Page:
Smokers say they are rapidly running out of spaces where they can smoke, but proponents of the ban said the health effects of secondhand smoke are so great that it makes sense to constrain where smoking is allowed.
Jay Young said he's a good example of someone with limited options for where to smoke. His apartment in Westbrook is in a smoke-free building. Most of the places he goes are public buildings where smoking is not allowed. And almost all the bars and restaurants in the state are smoke-free.
So his opinion on a proposal to ban smoking in city-owned parks and open spaces in Portland is not surprising.
"I think that sucks," he said of the proposed ban while bicycling -- and smoking -- in Deering Oaks. "Where else do you have left? You've got out here."
The proposal was expected to be taken up by the Portland City Council on Wednesday but was instead referred back to the Public Safety Committee because of the definition problem.
But once that detail is settled, committee chairman Ed Suslovic said the city's direction is clear.
"I feel like the city has already said that the right to breathe clean air trumps smokers' rights," Suslovic said. "In the public opinion battle, the smokers are not winning."
Portland is far from alone in seeking to control where smoking is allowed, both indoors and out.
Most states have laws banning smoking in public buildings and 625 communities have laws banning smoking in parks.
"It's certainly a growing trend," said Cynthia Howard, executive director of Americans for Nonsmokers' Rights, which advocates for tougher laws on where smokers can light up.
Howard said Arcata, Calif., was the first community to limit outdoor smoking by banning it in a city plaza in 1997. Within years, other towns and cities did likewise, with New York City adopting a ban in parks and "pedestrian plazas," such as Times Square.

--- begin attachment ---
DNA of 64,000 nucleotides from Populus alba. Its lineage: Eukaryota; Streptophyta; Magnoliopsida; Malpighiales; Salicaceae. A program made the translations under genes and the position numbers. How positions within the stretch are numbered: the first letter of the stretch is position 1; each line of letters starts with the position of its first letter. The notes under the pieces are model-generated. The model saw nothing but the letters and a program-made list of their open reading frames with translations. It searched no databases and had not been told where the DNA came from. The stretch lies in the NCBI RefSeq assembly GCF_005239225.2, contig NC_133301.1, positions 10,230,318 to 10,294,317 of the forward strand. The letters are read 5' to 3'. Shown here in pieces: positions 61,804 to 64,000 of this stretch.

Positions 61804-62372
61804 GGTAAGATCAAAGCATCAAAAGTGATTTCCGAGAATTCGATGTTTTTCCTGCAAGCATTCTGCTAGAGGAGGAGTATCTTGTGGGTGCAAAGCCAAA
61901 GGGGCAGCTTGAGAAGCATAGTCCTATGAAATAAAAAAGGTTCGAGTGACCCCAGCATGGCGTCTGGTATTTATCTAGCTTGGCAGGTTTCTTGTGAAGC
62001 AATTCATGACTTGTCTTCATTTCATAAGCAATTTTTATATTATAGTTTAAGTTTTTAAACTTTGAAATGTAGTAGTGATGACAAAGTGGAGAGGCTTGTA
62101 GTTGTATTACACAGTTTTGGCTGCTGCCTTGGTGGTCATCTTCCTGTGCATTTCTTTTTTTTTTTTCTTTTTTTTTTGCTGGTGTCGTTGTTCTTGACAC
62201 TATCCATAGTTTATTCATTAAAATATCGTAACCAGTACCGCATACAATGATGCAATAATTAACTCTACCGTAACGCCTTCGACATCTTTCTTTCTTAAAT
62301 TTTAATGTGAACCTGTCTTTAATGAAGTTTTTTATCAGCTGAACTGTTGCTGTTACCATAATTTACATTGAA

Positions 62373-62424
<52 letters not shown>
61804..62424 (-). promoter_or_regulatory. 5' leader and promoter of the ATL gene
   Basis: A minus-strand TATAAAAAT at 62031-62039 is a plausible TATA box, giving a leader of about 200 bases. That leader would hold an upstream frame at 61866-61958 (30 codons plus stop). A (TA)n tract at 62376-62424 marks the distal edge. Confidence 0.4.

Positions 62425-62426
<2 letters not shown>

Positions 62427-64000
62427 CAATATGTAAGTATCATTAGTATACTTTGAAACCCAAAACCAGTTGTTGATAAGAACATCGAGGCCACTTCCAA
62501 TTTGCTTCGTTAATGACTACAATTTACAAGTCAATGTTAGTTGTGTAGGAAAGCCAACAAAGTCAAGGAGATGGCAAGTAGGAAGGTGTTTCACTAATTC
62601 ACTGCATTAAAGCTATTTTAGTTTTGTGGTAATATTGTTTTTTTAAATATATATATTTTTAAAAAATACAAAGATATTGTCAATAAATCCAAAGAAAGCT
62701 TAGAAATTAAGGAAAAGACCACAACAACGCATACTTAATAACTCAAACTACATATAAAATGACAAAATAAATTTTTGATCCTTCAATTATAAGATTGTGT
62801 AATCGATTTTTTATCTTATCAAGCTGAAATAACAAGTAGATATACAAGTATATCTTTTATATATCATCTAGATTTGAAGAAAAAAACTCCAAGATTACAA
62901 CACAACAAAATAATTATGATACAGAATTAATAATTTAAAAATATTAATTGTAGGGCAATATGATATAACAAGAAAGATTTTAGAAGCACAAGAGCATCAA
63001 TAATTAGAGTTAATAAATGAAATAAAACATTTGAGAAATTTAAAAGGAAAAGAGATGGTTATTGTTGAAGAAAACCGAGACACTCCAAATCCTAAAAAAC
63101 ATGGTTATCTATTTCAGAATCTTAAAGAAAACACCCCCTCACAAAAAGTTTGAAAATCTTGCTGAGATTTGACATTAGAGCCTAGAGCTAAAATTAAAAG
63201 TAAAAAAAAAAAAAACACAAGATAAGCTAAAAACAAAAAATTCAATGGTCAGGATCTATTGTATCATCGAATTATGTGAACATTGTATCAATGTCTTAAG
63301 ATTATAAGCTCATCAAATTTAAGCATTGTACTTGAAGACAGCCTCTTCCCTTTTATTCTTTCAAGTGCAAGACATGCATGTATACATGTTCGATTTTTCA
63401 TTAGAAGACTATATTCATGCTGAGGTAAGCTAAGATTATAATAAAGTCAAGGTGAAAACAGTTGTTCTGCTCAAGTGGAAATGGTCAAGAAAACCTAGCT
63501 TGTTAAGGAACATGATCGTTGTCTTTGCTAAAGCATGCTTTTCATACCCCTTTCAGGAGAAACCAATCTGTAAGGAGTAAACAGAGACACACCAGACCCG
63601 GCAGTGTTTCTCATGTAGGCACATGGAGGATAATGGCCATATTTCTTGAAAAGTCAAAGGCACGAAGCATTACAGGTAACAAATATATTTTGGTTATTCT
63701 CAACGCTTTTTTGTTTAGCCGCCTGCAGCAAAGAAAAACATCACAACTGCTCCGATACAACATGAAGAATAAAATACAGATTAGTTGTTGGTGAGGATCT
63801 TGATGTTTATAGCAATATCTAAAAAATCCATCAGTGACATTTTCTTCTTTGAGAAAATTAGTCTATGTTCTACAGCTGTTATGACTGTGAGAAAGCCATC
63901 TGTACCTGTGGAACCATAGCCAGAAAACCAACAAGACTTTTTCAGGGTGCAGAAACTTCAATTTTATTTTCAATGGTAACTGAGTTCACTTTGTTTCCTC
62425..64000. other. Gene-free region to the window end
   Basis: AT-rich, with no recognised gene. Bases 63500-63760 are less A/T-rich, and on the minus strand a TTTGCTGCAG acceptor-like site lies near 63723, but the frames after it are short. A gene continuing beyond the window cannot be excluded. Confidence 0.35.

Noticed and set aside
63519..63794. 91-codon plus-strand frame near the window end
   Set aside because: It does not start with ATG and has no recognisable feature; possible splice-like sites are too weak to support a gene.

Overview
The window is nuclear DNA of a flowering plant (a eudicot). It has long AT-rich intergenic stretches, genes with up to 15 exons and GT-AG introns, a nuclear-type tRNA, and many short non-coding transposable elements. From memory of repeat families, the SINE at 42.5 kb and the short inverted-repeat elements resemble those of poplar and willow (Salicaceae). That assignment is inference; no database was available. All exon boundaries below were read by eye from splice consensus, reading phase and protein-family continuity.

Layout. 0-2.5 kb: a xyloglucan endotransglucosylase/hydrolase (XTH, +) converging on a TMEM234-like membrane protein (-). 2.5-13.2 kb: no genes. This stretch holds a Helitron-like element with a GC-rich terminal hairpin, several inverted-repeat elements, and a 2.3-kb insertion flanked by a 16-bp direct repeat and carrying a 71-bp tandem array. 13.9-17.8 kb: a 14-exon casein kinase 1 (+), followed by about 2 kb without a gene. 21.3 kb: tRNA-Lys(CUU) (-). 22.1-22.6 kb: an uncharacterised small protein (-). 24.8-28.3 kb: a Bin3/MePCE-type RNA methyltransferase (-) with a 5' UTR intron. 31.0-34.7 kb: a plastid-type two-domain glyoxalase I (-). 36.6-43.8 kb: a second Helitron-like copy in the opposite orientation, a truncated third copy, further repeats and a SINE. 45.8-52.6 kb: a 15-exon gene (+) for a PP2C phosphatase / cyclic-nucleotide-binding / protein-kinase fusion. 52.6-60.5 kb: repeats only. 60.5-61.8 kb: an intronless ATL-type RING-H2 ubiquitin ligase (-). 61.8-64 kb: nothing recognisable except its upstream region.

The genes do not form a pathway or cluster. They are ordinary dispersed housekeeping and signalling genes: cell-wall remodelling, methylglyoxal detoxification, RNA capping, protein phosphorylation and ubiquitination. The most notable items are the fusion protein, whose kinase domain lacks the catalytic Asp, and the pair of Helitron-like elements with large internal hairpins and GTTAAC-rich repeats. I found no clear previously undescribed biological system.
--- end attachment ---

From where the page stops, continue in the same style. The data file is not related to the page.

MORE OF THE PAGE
Howard said the bans show that limiting the health risks from secondhand smoke is paramount.
"There is no constitutional right to smoke," she said. "There is no protected class in terms of people who smoke."
Portland already prohibits smoking in most places, including within 25 feet of playgrounds, beaches or athletic fields. The state also prohibits smoking in most areas of state parks and on state beaches.
Howard noted that her organization is launching a campaign to create smoke-free campuses at colleges around the country -- and last week, the University of Southern Maine's new president, Theodora Kalikow, said that college will be tobacco-free by Jan. 1.
Nonsmokers in Portland seem to be generally in favor of either banning people from smoking in parks or restricting where they can smoke in a park.
Mollyrae Bock of Portland said she favors a ban, partly to maintain the clean air and partly to reduce the litter of cigarette butts.
She said that even walking outside with someone who's smoking leaves one smelling like cigarette smoke, adding "and that's not attractive," while shooting a glance at her friend Kaitlen MacDonald, a smoker, as the two strolled through Deering Oaks.
(Continued on page 2)